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I am concerned that this matter is not being taken to the Northern Ireland Assembly and I shall be interested to know what the Minister has to say about that. I think that there is this much of an answer to the noble Lord's question: I need a lot of persuading that it is right to vote for his Amendment 75A when those who might reasonably be taken to represent opinion in Northern Ireland have not been consulted. I do not say that because I have any special knowledge of Northern Ireland beyond what most other noble Lords have, as they have read the newspapers since being adults. I strongly suspect that the arguments that were powerfully adduced by the minority on 5 March 2008, although they lost the vote that day, are held with a great deal more force on all sides of the community in Northern Ireland than they are on this side of the water in England and Wales. Those arguments, which some may see as irrational, outdated or unnecessary, relate to the fact that the blasphemy law-even if unusable, as I agree it was when it existed on this side of the water-still stands for something in relation to the character of society and the Christian heritage, which, as I understand it, is much more passionately
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Lord Lester of Herne Hill: My Lords, does the right reverend Prelate recognise that, because of those strong feelings, Northern Ireland has had a very strong statutory protection since 1987, unlike the situation in this country? In effect, the people have spoken by giving that protection.
The Lord Bishop of Winchester: My Lords, I hear what the noble Lord says and I do not deny his description of the state of the law in Northern Ireland, but it seems to me-again, as an onlooker-that taking into account what is still manifestly a fraught interreligious, as well as political, situation in Northern Ireland, it really does not behove this House or this Parliament to risk exacerbating that, which I suspect this matter just could. Although this may be a red rag to more than the bull of the noble Lord, I also have in mind the behaviour of this House and this Parliament in, as I remember them doing, imposing the sexual orientation regulations on Northern Ireland at a point when they had not consulted the Northern Ireland Assembly. It may leave a nasty taste if we do the same in this matter.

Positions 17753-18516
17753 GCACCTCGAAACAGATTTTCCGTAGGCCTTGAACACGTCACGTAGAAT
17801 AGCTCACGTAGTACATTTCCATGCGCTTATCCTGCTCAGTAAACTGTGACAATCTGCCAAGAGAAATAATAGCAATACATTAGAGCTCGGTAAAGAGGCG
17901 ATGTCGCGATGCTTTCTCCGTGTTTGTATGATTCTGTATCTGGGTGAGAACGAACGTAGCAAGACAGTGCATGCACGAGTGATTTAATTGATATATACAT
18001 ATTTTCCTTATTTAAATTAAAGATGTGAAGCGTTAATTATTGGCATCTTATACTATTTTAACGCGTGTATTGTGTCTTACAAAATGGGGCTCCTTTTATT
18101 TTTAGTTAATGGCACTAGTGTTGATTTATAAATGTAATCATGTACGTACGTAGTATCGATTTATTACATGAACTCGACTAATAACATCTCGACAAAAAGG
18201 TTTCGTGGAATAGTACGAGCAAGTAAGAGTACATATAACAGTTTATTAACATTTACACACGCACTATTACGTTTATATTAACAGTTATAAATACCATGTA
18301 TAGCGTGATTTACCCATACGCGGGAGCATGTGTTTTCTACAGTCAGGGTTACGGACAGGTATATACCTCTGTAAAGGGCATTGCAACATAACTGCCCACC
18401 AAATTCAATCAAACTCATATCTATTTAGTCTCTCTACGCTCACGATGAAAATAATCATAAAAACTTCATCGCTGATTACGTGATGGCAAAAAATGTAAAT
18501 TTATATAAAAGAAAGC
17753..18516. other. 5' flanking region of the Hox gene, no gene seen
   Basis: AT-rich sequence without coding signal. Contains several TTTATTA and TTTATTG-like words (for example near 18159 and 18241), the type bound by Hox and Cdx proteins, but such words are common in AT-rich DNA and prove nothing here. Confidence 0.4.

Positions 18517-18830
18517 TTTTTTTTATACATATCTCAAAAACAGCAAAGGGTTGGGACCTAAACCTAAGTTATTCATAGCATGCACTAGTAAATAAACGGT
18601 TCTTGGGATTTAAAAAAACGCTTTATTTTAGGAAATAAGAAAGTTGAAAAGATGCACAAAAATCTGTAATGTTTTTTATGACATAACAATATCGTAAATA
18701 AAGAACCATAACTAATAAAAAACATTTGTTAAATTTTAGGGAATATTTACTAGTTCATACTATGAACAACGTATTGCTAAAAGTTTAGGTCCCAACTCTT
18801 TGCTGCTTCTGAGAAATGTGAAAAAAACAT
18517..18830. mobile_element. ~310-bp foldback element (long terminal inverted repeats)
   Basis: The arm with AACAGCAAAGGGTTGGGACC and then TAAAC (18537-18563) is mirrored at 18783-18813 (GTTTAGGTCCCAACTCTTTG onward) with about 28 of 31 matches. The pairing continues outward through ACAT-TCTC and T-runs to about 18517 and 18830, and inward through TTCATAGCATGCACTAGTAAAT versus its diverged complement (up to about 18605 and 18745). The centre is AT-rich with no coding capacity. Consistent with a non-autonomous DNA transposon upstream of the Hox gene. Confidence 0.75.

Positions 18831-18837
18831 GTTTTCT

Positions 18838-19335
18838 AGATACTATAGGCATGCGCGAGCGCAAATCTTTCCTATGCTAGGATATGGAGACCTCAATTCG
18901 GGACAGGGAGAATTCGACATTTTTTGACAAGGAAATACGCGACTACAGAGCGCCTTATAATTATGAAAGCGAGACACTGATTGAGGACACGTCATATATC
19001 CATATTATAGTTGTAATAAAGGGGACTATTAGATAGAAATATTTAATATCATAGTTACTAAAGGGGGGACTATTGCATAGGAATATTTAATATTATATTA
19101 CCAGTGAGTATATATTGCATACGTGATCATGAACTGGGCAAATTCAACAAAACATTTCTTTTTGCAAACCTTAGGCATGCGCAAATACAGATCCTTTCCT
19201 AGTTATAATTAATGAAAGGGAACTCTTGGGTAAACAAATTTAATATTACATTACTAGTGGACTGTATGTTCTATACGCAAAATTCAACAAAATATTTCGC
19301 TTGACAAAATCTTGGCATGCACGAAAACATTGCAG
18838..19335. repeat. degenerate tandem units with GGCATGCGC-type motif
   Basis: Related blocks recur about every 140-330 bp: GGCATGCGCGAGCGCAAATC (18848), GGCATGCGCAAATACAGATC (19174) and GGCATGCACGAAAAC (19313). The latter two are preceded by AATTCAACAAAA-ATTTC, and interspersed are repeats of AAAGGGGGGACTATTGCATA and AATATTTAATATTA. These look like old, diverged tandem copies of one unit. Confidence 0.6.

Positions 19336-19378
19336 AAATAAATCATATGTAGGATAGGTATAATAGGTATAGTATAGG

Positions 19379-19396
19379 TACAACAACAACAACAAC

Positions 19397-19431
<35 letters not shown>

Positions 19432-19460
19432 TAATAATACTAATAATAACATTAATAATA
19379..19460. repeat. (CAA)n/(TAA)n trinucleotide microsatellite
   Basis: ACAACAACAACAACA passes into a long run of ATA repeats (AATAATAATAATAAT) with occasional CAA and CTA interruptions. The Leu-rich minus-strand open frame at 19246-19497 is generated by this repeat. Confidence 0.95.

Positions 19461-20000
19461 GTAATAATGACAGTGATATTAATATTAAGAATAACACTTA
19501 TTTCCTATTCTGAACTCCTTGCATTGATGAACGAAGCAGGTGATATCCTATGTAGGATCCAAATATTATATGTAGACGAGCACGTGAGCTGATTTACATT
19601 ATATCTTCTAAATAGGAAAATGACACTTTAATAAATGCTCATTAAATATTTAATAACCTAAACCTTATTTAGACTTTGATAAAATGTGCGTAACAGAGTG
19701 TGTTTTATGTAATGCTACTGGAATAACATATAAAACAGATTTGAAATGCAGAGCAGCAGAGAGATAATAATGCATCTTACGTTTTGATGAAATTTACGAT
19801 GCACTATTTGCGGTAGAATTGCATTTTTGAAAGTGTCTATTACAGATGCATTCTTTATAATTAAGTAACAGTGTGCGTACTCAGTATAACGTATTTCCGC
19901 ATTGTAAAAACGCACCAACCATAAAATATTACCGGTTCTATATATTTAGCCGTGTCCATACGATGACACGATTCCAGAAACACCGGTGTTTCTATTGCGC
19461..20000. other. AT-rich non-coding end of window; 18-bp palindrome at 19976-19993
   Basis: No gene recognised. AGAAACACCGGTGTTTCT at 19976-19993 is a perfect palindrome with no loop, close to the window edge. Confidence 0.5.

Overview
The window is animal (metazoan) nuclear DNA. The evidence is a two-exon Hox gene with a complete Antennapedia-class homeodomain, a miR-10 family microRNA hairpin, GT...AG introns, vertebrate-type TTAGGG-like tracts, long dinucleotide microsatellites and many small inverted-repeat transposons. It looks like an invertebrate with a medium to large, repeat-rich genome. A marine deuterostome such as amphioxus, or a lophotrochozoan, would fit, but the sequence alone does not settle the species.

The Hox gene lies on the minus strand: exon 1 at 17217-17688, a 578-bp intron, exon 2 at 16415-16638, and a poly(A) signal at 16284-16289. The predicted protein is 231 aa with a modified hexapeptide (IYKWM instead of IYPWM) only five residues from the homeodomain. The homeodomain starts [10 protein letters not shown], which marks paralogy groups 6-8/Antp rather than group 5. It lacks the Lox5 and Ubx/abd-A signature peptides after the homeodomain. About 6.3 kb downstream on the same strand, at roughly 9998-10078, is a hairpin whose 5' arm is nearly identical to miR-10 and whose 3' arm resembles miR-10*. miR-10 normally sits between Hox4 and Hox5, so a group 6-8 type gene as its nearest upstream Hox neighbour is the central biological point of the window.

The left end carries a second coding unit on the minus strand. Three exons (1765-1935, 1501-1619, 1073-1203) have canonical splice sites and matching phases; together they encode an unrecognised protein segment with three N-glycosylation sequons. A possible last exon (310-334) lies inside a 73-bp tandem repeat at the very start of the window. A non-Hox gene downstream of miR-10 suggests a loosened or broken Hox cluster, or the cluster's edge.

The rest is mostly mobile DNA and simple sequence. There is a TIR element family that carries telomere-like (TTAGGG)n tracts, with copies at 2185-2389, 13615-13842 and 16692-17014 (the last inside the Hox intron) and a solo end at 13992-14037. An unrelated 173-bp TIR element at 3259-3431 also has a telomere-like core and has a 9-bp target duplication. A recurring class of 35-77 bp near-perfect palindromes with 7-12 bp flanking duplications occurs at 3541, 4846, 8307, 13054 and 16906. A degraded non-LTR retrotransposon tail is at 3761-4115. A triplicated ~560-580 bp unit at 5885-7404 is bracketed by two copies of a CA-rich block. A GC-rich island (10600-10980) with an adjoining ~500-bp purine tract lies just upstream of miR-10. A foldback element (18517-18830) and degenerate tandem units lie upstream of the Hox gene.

Lord Browne of Belmont: My Lords, first I declare an interest as a Member of the Northern Ireland Assembly. As the Minister is well aware, we are currently involved in negotiations on the devolution of powers on policing and justice to the Northern Ireland Assembly. As we have heard, there are strong feelings in Northern Ireland, particularly about Amendment 75A, and it is only right and proper that the people of Northern Ireland should be given the right of consultation on the progress on that issue. They should be fully consulted, so I am reluctant to consider that amendment.
Lord Bach: I am grateful to all noble Lords who have spoken, particularly for what seems to be the support of the House for the amendment that I moved earlier abolishing these offences. I am very grateful to have such wide support for that course.
I turn briefly to Amendment 75A, spoken to by the noble Lord, Lord Lester of Herne Hill, which would abolish the offences of blasphemy and blasphemous libel in Northern Ireland. We think that there are likely to be particular sensitivities around these offences there. There has been a long-running debate here in Westminster over those provisions, but we do not think that the people in Northern Ireland have had a corresponding opportunity to be consulted or to express their views. Inasmuch as the right reverend Prelate made that point, we concur with it. It might well be considered undemocratic to impose a change in the law in Northern Ireland on what is such a sensitive area if there has been no opportunity to have a say on the matter. We believe that the best forum to consider this area of law as it relates to Northern Ireland is in the Northern Ireland Assembly once it assumes responsibility for the criminal law.
I take the points made by the noble Lord, Lord Lester, about how this might seem something of an anomaly, so I plan to relay his points as well as those made by other noble Lords in this short debate to the Minister of State in the Northern Ireland Office in the next few days to see what efforts can be made to gauge views. If the result is that the Government stick to their present position on Amendment 75A, I shall of course tell the noble Lord so that he can table the amendment on Third Reading if he is minded so to do. For the moment, I ask him not to press it.
(2) For the purposes of this section, a person (A) holds another person (B) in servitude if A severely restricts B's freedom of movement and choice of residence and subjects B to forced or compulsory labour.